Until Dawn review

until-dawnUntil Dawn is a game I’ve been looking forward to for some time, and I’m pleased to say Supermassive Games has delivered something well worth the wait. At heart, it’s playable horror movie that skilfully assembles familiar genre tropes into an atmospheric and engaging ride.

In terms of plot, I’m going to say very little. The game clearly wears its cinematic influences on its sleeve, but even name-checking some of those films might spoil surprises for you, especially if you’re a horror fan (which you probably are if you’re interested in this game at all).

Having said that, get out your scorecard and tick the boxes with me as I give you a very basic plot outline. A group of attractive teenage friends (check!) gather in a remote location (check!) on the one-year anniversary of a great tragedy (check!), before seeing a bunch of spooky stuff (check!) and winding up separated (check!) and killed one by one (check!).

Well, that last point is actually flexible. In fact, it’s the core conceit of the game. See, the idea is you control the characters in turn through various perilous scenarios. You make the major decisions – stay put and hide or try to flee, and so on – while exploring your location and looking for clues as to what the hell is actually going on. So based on the actions you take, it’s possible to end the game with any combination of the kids alive or dead. I lost one of the group fairly early in my first go-round, then made it through much of the game without any further catastrophes before some bad late decisions left me with half the cast dead by the time the credits rolled.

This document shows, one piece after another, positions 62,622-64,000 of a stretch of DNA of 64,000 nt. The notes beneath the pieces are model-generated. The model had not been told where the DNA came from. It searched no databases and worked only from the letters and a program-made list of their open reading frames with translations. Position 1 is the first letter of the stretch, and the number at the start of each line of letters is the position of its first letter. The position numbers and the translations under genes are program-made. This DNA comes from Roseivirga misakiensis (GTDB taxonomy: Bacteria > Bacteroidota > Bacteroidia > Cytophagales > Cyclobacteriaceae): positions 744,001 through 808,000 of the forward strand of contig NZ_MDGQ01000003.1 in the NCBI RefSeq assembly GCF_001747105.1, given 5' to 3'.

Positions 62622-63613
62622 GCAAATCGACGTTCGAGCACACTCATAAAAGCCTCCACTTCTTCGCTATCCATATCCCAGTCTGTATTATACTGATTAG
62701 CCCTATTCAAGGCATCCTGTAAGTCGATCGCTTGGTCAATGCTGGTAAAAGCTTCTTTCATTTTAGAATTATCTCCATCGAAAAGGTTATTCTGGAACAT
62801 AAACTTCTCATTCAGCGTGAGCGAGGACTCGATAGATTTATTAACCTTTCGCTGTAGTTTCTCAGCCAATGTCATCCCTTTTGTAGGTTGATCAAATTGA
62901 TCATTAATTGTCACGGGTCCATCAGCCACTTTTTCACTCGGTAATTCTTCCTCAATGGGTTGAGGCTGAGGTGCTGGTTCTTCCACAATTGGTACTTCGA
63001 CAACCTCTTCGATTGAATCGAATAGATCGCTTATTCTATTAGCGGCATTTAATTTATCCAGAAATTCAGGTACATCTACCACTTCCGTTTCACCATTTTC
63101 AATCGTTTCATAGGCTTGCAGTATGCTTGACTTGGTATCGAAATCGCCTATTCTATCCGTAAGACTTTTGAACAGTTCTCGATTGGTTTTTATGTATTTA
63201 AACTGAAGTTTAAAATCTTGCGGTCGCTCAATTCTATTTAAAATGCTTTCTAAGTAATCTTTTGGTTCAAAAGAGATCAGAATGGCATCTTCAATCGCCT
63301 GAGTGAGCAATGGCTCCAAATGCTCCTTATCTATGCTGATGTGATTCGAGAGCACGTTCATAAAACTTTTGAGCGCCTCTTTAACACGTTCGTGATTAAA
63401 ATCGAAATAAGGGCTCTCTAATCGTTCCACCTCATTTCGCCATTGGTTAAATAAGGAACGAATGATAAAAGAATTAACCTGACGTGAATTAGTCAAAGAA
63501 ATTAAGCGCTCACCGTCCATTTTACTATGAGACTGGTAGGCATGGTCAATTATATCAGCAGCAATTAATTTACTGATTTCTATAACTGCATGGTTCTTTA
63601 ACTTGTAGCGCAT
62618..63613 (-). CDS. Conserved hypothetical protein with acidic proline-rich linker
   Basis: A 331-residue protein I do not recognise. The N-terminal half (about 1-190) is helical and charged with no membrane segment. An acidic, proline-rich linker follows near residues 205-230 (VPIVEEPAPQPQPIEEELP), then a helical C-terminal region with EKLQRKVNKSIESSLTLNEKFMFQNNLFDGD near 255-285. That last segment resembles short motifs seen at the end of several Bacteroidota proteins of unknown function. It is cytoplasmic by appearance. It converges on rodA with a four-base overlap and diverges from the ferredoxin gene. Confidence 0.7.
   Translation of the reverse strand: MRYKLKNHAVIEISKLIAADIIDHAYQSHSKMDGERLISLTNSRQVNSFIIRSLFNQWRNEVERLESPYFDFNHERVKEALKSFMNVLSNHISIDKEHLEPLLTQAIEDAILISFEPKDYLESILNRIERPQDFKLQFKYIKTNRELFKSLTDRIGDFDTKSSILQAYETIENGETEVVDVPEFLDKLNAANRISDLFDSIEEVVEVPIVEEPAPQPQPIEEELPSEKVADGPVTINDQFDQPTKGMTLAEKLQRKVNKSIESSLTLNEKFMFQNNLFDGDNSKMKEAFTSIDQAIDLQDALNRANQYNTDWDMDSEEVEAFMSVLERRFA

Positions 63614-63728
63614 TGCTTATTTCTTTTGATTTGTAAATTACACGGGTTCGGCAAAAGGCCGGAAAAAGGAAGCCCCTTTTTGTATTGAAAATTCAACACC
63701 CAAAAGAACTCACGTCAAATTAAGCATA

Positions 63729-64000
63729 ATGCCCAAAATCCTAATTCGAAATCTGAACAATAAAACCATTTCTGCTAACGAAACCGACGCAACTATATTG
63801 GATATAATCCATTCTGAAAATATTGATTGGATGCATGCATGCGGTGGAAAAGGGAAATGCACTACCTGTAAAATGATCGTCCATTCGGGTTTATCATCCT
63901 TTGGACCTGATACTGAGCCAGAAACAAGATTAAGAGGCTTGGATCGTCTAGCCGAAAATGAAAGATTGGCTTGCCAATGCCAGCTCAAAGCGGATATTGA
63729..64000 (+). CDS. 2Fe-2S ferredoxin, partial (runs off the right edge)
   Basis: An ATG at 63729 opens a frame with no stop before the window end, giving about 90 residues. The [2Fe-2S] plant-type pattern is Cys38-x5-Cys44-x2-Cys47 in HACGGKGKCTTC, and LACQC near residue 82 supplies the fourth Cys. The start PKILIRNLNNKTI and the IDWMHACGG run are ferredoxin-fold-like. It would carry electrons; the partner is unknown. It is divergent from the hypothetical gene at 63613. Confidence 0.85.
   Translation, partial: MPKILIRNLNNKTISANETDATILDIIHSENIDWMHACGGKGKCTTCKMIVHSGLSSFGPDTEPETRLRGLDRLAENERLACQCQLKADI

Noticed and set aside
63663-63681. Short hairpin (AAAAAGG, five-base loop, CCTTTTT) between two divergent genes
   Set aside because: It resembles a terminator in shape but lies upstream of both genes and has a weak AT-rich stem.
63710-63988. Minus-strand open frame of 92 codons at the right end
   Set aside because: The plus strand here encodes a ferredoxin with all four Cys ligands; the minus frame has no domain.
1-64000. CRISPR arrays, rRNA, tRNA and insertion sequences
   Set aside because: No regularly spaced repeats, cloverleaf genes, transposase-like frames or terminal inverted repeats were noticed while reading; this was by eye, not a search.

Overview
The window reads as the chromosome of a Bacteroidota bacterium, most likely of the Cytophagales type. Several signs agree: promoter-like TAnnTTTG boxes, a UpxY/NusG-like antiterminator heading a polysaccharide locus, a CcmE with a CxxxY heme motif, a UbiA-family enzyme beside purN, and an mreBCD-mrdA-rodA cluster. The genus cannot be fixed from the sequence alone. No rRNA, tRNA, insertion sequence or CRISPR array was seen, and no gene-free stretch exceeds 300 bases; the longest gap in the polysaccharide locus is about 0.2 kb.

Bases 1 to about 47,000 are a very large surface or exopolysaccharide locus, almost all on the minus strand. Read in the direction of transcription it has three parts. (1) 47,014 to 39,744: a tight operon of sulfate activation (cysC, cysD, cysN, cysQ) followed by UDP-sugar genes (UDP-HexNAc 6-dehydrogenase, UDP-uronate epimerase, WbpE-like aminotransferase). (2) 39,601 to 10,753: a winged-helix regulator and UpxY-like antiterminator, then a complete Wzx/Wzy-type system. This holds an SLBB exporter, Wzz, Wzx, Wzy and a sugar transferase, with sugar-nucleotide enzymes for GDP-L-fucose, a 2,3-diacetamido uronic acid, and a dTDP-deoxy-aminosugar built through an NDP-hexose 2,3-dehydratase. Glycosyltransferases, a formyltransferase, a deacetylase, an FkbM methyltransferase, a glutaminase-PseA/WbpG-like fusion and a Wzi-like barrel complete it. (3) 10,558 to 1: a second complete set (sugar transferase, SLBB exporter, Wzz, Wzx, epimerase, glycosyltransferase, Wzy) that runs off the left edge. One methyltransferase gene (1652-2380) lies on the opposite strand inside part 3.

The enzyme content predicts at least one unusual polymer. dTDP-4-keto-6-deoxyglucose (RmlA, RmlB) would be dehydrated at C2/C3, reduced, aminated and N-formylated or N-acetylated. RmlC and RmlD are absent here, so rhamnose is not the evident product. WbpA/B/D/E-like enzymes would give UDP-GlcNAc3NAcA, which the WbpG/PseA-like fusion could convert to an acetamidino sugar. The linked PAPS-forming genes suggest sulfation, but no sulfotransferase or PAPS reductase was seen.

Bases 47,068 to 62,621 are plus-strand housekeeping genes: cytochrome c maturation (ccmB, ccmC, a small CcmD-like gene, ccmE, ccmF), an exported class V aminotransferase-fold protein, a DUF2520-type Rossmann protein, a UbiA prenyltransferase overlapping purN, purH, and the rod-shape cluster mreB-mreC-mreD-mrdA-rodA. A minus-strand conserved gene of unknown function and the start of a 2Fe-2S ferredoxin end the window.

Speaking of the cast, they’re uniformly excellent. Supermassive’s casting director deserves kudos for bringing in some great young actors – exactly the sort of people you’d probably see if Until Dawn were an actual horror film instead of a game. You’ve got the likes of Hayden Panettiere (Heroes, Nashville), Rami Malek (The Pacific, Mr. Robot), Brett Dalton (Agents Of S.H.I.E.L.D.), etc.

until-dawn-boxEach of the eight main characters fits into a basic horror movie stereotype: the jock, the mean girl, the nerdy one, the sensitive one, and so on. But each actor plays their role to perfection, creating characters you’ll sometimes hate but ultimately root for as you push on toward morning. Oh, and Peter Stormare has a hilarious and yet tremendously creepy role that I’ll leave you to see for yourself.